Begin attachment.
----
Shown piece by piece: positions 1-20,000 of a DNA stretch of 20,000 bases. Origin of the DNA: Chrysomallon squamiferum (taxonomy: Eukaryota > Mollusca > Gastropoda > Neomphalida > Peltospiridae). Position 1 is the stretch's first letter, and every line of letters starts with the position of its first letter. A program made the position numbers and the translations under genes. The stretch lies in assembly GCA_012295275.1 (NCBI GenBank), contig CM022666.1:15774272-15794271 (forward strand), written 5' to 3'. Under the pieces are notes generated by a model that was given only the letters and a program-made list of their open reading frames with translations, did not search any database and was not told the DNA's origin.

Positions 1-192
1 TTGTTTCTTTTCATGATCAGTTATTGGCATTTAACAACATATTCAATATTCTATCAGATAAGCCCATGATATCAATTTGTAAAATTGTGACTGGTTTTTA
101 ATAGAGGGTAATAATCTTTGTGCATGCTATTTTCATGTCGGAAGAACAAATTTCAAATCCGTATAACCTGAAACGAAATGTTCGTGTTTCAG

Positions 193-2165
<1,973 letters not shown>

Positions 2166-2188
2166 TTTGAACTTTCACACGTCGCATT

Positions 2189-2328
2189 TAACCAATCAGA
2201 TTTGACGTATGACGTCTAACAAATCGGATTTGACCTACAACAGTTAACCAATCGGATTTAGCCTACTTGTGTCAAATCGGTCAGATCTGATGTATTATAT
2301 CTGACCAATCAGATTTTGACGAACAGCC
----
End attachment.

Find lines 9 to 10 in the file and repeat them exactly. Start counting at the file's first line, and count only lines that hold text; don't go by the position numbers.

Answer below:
Positions 2189-2328
2189 TAACCAATCAGA